Let us assume we are trading on 1-3-19. From the chart above, here is our reading:

1. We drew pivot points on the High, Low and Close of 28-2-19

2. We drew pivot points on High and Low of 1st 15 Minute candle of 1-3-19.

3. Remember that the first 15 Minute Candle is a no trade because it is full of noisy traders.

4. Now we start our chart reading

5. The second 15 Minute Candle broke below the previous day’s high. It also broke below the high of the 1st 15 Minute Candle. This was a sell signal, but the volumes were poor.

6. After a couple of it pierced below the low of the first 15 Minute Candle. This too is a sell signal, but again the volumes were low.

7. Later it started rising, recovered lost ground, and broke above the high of the 1st 15 Minute Candle. Again, the volumes were poor. But the big thing was that the pivot points gave you meaningful signals without you having to rely on any technical indicators.

8. On days when the volumes are poor, it helps to add VWAP together with pivots. If you don’t know about VWAP, read this post.

Adding VWAP to the chart above would have helped us confirm the signals emitted by the price-pivot point movements.

9. As you will observe VWAP confirmed the sell signal in the first instance, but was delayed in giving the buy signal wen the price started rising. When the price started rising, the pivot point alerted way in advance.

10. A word about Pivot Points – As stated above, pivot points work as support and resistance levels. When a support is broken, it becomes a resistance point, and when a resistance point is broken, it becomes a support. Apply this logic while reading charts.

11. You also can combine your pivot point reading with any technical indicator of your choice. That’s left to you. Typically, know that price action traders do not use indicators much.

So, if you use pivot points, Volume Spread Analysis and VWAP (on days when the volume is poor), your chart reading will become sharper and your success percentage will improve.

Try it out and leave feedback – whether this worked for you or didn’t.

The post How To Set Pivot Points for Day Traders appeared first on Bullbull.

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If you are an amateur in the Technical Analysis game, know that besides charts, there are many factors that impact the prices, and that predicting on the basis of charts alone leaves you with a 30%-50% chance of success.

I will not elaborate much on this because there are at least 6-7 factors that impact stock prices – besides the technical charts.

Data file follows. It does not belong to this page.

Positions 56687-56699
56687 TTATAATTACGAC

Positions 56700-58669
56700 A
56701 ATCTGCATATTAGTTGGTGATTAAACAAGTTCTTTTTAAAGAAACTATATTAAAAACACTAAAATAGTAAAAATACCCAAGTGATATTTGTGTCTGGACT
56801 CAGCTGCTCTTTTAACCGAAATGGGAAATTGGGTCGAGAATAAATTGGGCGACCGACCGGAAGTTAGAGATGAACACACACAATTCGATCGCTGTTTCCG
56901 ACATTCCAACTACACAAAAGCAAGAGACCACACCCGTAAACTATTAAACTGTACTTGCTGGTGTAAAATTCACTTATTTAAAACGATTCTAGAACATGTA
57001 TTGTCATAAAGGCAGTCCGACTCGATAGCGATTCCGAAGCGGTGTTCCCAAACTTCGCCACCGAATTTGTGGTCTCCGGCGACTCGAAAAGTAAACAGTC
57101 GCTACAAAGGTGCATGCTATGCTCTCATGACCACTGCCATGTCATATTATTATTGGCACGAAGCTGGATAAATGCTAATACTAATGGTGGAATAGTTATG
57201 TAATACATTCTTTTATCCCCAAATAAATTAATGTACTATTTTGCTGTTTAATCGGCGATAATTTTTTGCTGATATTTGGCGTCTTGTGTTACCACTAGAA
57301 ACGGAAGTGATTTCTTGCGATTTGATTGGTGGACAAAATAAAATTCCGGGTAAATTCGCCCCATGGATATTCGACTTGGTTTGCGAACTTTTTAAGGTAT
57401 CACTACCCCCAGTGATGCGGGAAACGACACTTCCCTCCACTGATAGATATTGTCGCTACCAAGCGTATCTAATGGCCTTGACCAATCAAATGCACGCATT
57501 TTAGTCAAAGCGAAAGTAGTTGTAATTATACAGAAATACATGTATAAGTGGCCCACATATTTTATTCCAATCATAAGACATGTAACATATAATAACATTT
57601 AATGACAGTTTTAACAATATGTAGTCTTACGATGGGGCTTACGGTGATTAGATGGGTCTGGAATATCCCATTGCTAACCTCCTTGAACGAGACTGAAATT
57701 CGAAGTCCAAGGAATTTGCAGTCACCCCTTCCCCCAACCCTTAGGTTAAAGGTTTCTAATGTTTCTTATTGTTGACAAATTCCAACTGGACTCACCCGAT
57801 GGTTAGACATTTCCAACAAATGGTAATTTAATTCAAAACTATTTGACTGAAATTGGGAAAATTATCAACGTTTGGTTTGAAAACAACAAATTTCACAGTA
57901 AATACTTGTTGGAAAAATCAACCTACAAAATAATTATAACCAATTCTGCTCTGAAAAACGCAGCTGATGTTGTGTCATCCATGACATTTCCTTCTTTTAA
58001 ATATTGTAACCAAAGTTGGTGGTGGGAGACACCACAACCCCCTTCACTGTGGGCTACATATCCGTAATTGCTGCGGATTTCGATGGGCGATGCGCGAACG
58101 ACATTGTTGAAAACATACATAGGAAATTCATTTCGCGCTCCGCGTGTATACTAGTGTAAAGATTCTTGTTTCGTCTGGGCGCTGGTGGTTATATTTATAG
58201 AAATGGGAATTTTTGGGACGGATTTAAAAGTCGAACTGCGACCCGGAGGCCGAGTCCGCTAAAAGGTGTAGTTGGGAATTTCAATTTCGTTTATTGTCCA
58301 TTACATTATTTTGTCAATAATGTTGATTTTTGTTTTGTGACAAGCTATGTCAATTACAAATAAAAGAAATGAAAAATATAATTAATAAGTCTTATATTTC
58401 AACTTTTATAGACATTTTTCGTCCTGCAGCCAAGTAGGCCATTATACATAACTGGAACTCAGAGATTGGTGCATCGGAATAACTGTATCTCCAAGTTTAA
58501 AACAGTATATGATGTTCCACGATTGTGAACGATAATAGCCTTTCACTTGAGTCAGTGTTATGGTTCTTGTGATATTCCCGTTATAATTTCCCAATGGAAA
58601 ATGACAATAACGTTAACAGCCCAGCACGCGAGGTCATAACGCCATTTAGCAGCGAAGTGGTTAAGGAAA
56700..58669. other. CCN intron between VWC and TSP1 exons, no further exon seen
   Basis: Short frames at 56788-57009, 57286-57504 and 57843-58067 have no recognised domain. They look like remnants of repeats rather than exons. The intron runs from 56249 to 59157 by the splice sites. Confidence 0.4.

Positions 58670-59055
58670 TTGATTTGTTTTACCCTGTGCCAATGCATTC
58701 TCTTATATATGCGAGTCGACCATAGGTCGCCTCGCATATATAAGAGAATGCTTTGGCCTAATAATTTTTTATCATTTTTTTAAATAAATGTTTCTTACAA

Here’s just one example that will help you understand the importance of analyzing other data before making a trading decision.

Here is the Ultratech Cements Chart. Note the price movement between 31-7-18 and 9-8-18.

It was all systems go and the stock was looking very bullish. (See Indicators and price action)

Now, see what happened immediately after:

The stock just fell off a cliff.

An amateur or an arrogant experienced chartist will give you the standard nonsense – Bhav Bhagwan Che (in Gujarati).

There was a massive underlying reason.

Now check this data:

During this period, the promoters were selling stock.

In the bullish period, they sold off 7,80,000 shares!

And that’s a huge, huge number for Ultratech, considering that it is a 4 figure stock.

But the price kept on going up despite the news.

Why did this anomaly happen?

Were operators rigging the price? Unsure, but possible.

Was the retail investor prodded to buy? Oh, yes, you bet:

Centrum Report of 19-7-18

General Consensus of Analysts on 19-7-18

ICICI Securities Buy Call of 19-7-18

TV Expert’s Buy Call on 30 July 2018

TV Expert’s Buy Call on 7 August 2018

So while the retail investors, chartists and newbies jumped into the stock, the management kept selling.

Everything was legal, no laws were broken.

What was the end result – chartists were proved wrong, retail investors were left holding the baby, and promoters sold at 4400 levels.

Summing Up

Like I said earlier, charts alone do not cut it, and if you are an amateur or beginner relying on charts alone, you will pay a price.

Perhaps you already are….

The post CHARTFAIL: How Amateur Chartists Get Gamed appeared first on Bullbull.

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Volume Spread Analysis or VSA analyzes candles (or bars) and volume-per-candle to determine price direction by figuring out demand and supply.

It takes into account 3 key factors:

1. The quantity of Volume per candle (or bar).

2. The Range Spread – which is the High and the Low per candle.

3. The Closing Price, it’s relation to the Range Spread.